David Liu, S. Kevin Zhou

Integration of Local and Global Features for Anatomical Object Detection in Ultrasound

The use of classifier-based object detection has found to be a promising approach in medical anatomy detection. In ultrasound images, the detection task is very challenging due to speckle, shadows and low contrast characteristic features. Typical detection algorithms that use purely intensity-based image features with an exhaustive scan of the image (sliding window approach) tend not to perform very well and incur a very high computational cost. The proposed approach in this paper achieves a significant improvement in detection rates while avoiding exhaustive scanning, thereby gaining a large increase in speed. Our approach uses the combination of local features from an intensity image and global features derived from a local phase-based image known as feature symmetry. The proposed approach has been applied to 2384 two-dimensional (2D) fetal ultrasound abdominal images for the detection of the stomach and the umbilical vein. The results presented show that it outperforms prior related work that uses only local or only global features.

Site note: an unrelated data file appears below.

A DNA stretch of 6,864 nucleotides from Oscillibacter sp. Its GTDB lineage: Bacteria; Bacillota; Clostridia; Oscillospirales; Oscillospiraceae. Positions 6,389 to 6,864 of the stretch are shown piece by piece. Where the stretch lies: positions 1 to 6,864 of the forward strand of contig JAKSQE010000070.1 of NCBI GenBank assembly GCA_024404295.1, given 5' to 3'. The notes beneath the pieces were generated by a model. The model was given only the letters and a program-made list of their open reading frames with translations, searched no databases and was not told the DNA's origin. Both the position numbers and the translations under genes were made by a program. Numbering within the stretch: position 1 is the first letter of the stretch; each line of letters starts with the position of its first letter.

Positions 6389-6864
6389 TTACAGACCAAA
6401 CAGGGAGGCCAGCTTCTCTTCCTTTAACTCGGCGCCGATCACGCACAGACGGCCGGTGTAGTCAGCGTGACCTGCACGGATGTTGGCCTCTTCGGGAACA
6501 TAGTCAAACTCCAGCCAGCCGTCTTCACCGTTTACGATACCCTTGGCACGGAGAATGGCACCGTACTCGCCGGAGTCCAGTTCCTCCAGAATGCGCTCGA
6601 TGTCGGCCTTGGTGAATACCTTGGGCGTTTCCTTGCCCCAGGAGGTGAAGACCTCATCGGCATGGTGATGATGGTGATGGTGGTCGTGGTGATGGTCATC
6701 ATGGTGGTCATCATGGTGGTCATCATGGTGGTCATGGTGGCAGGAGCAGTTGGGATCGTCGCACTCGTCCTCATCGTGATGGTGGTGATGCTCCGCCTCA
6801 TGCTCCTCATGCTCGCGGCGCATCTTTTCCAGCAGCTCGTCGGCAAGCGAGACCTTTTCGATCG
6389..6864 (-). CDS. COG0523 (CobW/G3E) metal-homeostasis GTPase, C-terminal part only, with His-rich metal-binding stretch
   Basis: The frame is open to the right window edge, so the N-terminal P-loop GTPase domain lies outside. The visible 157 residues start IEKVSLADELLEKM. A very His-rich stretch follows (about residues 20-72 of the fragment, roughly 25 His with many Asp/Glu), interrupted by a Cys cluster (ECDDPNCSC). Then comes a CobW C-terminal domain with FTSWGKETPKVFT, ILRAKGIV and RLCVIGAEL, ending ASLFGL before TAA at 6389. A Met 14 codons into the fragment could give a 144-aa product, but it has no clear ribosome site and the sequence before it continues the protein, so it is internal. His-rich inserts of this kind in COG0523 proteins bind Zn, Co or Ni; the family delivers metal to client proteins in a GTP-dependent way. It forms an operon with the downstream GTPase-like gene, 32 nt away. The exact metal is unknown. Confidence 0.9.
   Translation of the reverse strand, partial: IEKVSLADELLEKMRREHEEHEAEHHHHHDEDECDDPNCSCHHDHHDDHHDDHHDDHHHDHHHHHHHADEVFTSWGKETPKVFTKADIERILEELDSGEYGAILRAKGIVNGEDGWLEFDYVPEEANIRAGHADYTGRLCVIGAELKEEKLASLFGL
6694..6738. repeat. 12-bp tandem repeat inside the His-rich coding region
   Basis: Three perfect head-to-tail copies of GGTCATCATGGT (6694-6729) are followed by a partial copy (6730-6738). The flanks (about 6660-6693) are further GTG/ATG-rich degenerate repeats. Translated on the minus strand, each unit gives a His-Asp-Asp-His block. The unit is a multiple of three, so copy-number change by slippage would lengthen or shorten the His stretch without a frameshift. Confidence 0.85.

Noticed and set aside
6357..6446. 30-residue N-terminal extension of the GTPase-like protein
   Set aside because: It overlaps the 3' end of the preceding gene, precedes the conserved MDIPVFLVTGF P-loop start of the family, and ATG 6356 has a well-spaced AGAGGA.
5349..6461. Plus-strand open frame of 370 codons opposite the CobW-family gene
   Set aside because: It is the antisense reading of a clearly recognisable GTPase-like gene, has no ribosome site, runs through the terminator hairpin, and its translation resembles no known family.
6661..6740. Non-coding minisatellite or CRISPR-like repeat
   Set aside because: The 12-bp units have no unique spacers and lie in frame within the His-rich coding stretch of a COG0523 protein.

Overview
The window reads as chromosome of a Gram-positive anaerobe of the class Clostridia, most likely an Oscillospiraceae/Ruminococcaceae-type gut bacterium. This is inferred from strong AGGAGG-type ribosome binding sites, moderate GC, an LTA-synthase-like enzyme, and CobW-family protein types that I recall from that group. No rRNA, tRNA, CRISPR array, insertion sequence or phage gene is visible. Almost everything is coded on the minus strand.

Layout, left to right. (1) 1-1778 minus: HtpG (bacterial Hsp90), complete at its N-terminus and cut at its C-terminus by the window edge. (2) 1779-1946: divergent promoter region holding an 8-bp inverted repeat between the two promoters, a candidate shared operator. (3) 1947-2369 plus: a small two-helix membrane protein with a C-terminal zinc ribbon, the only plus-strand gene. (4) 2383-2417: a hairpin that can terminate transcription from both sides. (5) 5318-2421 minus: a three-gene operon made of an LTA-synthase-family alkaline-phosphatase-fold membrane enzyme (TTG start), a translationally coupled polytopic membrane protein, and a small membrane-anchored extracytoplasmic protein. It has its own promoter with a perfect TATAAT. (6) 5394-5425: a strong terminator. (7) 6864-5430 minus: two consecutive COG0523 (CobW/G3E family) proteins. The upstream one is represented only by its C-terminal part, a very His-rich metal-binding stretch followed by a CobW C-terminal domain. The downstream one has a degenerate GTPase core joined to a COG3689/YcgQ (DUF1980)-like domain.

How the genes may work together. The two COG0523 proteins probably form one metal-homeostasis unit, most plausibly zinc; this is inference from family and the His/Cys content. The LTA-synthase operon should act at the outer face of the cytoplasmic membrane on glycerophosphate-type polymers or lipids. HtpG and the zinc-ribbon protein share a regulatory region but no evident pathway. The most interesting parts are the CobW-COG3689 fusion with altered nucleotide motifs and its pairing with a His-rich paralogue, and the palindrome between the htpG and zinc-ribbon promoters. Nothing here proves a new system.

Bahbibi Rahmatullah, Aris T. Papageorghiou, J. Alison Noble

Spectral Label Fusion

We present a new segmentation approach that combines the strengths of label fusion and spectral clustering. The result is an atlas-based segmentation method guided by contour and texture cues in the test image. This offers advantages for datasets with high variability, making the segmentation less prone to registration errors. We achieve the integration by letting the weights of the graph Laplacian depend on image data, as well as atlas-based label priors. The extracted contours are converted to regions, arranged in a hierarchy depending on the strength of the separating boundary. Finally, we construct the segmentation by a region-wise, instead of voxel-wise, voting, increasing the robustness. Our experiments on cardiac MRI show a clear improvement over majority voting and intensity-weighted label fusion.

Christian Wachinger, Polina Golland

Multi-Organ Segmentation with Missing Organs in Abdominal CT Images